In 2012, the surgeon general of the United States concluded, finally, that smoking in movies causes teenagers to take up smoking. What he decided was that the more on-screen exposure kids had to smoking, the more likely they were to begin smoking themselves, and the vast majority of smokers begin before the age of 18. In 1970 Congress passed a landmark decision and banned cigarette advertisements on television and radio, after a 1964 report, also by the surgeon general, which told everyone what they already suspected: Smoking was indeed really, really bad for one’s health. It caused lung cancer, among other things, and lung cancer was and is the leading cause of cancer death in the United States. Most smoking ads, anti-smoking government advocates argued, targeted young people. Hell, smoking ads aired during kids programming classics like The Flintstones and The Beverly Hillbillies. Tobacco companies wanted kids to smoke. The government put its foot down pretty hard, but making smoking seem uncool isn’t that simple, and smoking on-screen didn’t only come in the form of actual advertisement.
And it turns out it doesn’t necessarily matter so much if it’s an ad from the 1950s making smoking seem healthy and cool or Don Draper chain-smoking through every episode of Mad Men as part of his “character.” On-screen smoking makes people — all people, not just teens — want to smoke more. Incidents of on-screen smoking have decreased overall since the 1950s, when it seemed as if nearly every person smoked almost all the time, but the data still show that more than 60 percent of movies and about 30 percent of TV shows depict people smoking. Smoking, at least on TV and in movies, remains pretty fucking cool. It signals, even now that we know how deadly it is, coolness, sexiness, and badness.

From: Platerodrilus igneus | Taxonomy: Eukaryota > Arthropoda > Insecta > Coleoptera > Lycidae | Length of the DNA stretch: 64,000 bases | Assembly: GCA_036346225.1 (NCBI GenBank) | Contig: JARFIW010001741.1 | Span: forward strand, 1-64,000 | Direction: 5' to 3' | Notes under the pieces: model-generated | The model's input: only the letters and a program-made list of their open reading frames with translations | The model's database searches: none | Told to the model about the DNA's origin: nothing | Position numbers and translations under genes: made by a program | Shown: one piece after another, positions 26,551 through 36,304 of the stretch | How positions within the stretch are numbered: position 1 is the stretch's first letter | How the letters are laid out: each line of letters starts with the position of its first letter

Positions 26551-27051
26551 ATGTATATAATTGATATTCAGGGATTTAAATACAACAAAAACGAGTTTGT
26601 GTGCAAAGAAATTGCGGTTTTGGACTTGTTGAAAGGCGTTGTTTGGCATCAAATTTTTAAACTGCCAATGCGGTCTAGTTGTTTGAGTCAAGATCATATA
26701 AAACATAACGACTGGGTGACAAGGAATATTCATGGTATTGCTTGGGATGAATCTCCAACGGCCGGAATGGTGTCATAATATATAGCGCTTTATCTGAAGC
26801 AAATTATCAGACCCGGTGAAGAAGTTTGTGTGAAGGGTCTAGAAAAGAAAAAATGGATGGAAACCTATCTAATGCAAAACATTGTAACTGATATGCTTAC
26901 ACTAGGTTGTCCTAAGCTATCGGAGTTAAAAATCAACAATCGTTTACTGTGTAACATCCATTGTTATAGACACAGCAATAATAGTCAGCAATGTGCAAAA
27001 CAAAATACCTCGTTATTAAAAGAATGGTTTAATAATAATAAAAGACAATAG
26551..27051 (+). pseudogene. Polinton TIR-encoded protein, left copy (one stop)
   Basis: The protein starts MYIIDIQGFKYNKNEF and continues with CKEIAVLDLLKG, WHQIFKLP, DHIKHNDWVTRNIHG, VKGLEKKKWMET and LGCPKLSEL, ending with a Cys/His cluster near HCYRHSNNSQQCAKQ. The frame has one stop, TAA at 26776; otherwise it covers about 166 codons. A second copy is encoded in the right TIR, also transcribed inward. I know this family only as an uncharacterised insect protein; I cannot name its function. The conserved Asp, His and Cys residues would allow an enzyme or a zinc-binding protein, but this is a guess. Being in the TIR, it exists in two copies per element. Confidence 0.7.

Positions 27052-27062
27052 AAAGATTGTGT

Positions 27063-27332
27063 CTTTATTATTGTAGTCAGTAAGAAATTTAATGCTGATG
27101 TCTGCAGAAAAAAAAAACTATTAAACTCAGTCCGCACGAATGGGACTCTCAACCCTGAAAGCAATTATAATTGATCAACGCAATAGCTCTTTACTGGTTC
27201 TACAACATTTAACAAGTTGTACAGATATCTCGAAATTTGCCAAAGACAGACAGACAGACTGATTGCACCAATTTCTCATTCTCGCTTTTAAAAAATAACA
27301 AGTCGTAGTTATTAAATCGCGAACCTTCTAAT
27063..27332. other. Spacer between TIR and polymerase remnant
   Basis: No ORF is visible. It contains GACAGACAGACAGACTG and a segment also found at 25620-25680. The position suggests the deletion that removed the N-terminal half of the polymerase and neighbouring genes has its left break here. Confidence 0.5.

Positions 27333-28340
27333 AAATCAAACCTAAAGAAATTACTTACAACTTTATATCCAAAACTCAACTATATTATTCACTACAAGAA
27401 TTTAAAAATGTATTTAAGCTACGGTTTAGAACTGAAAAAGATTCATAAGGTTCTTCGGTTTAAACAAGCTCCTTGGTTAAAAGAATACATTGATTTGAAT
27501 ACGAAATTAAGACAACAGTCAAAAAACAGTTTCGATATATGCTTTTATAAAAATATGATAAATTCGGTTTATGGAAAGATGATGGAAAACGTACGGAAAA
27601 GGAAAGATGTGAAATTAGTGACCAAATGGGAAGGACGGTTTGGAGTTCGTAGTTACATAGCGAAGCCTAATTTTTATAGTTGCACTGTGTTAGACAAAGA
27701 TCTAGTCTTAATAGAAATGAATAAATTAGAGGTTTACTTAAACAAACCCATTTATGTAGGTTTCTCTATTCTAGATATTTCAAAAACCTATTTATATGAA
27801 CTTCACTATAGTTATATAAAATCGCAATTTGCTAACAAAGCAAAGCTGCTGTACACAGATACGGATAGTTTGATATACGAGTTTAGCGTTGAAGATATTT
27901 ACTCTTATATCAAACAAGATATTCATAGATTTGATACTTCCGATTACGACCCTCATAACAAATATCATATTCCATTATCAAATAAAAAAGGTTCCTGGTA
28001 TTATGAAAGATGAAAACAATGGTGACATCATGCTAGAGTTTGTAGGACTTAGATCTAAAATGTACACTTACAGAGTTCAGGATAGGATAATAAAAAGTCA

Smoking, at least on TV and in movies, remains pretty fucking cool.
Prop cigarettes are a tidy business; ask any prop master in Hollyweed and they’ll tell you what you need to know. There are a bunch of brands and flavors of herbal cigarettes. Mad Men used Ecstacy Herbal Cigarettes (which you can buy for about 6 bucks on Amazon) often packaged in the boxes of real brands (recall if you will, the Lucky Strike account). A prop master I spoke with said that for most real products — cigarettes or otherwise — it’s usually just a matter of contacting the company. Many large companies, he said, are not only used to these requests, they have staff dedicated to answering them. “Sometimes,” he said, “they’ll ask to see a script,” but these requests are almost “always granted,” he said, “unless there is some derogatory context” that the product can be seen in. And with cigarettes, even bad press can be good: Again, smoking on-screen influences people to smoke, and tobacco companies know this.